The active ingredient of this nasal spray, esketamine, is a derivative of ketamine.5 It works by blocking the N-Methyl-D-Aspartate receptors in the brain to prolong the response of oral antidepressants, which necessitates the combination of the oral antidepressant and the nasal spray. Ketamine is currently a Schedule III drug, and the nasal spray is approved for use only in healthcare settings registered through the Spravato REMS program and under direct supervision of a healthcare professional.6 

Esketamine may cause an increase in blood pressure and should be used with caution in patients with underlying cardiovascular and cerebrovascular conditions. For this reason, prior to each dose, the patient’s blood pressure should be obtained, and if either the systolic pressure is greater than 140 mmHg or the diastolic pressure is greater than 90 mmHg, the physician must determine whether potential benefits of therapy outweigh the risks. If the patient is deemed appropriate for treatment, the first dose will be administered and the physician will monitor the patient’s blood pressure approximately forty minutes after administration and as clinically indicated over the next two hours to ensure that it remains at, or returns to, baseline prior to discharge. In addition to blood pressure, the healthcare professional will also monitor the patient for adverse events, such as extreme sedation or dissociation. Patients must remain at the clinic under observation for a minimum of two hours following nasal spray administration before they can be allowed to leave.6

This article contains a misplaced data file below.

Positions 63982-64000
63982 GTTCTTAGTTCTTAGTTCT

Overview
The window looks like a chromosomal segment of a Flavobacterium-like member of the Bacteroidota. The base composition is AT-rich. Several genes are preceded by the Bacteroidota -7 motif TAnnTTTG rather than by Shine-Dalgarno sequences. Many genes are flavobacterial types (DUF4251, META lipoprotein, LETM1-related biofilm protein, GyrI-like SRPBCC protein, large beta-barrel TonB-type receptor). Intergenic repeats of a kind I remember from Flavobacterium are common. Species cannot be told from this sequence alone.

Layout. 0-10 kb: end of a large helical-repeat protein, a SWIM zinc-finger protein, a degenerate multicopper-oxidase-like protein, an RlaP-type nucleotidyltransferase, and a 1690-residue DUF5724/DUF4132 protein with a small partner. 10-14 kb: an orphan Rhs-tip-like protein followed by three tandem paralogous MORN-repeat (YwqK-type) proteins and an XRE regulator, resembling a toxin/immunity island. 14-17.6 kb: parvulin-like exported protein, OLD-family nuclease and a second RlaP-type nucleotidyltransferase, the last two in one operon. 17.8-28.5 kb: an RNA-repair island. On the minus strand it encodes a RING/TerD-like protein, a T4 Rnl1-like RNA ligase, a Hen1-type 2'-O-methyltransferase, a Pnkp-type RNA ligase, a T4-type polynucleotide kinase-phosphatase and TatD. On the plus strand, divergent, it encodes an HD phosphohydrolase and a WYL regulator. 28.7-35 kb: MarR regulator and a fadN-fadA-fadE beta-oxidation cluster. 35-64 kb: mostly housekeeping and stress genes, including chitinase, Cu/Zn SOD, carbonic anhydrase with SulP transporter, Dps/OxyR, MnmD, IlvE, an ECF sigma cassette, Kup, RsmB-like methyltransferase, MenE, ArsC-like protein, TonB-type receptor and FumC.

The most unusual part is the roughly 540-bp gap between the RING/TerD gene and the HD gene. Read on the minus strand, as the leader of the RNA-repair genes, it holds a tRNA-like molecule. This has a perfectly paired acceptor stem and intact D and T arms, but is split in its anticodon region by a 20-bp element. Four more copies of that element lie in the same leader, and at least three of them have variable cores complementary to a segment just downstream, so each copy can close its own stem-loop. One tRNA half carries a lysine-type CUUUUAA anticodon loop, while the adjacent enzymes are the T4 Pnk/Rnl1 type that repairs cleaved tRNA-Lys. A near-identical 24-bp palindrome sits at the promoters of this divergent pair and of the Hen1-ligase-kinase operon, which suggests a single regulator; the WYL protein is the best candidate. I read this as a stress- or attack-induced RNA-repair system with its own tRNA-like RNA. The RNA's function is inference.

The FDA has issued black box warnings for sedation, dissociation, abuse, and misuse.7 Additional adverse effects include dizziness, nausea, reduced sensations, anxiety, lack of energy, increased blood pressure, vomiting, and feeling intoxicated.6 Patients and their family members or caregivers should be instructed to monitor for these effects and to contact their appropriate provider as indicated. 

Efficacy of Esketamine Nasal Spray Plus Oral Antidepressant Treatment for Relapse Prevention in Patients with Treatment-Resistant Depression: A Randomized Control Trial8 

From October of 2015 to February of 2018, researchers conducted a randomized controlled trial to investigate long-term efficacy of esketamine compared to placebo. Prior to randomization, all patients underwent screening, induction, and optimization with esketamine nasal spray. Those who achieved either stable response, defined as a steady improvement in depressive symptoms, or stable remission, defined as the cessation of depressive symptoms, by the end of the optimization phase were randomized to the control or experimental groups. These patients entered the maintenance phase of the study and were assessed for continued safety and efficacy of the drug. The experimental groups received treatment with their previously prescribed oral antidepressant and esketamine nasal spray, while the control groups received treatment with their previously prescribed oral antidepressant and placebo nasal spray. All randomized patients were included in the data analysis.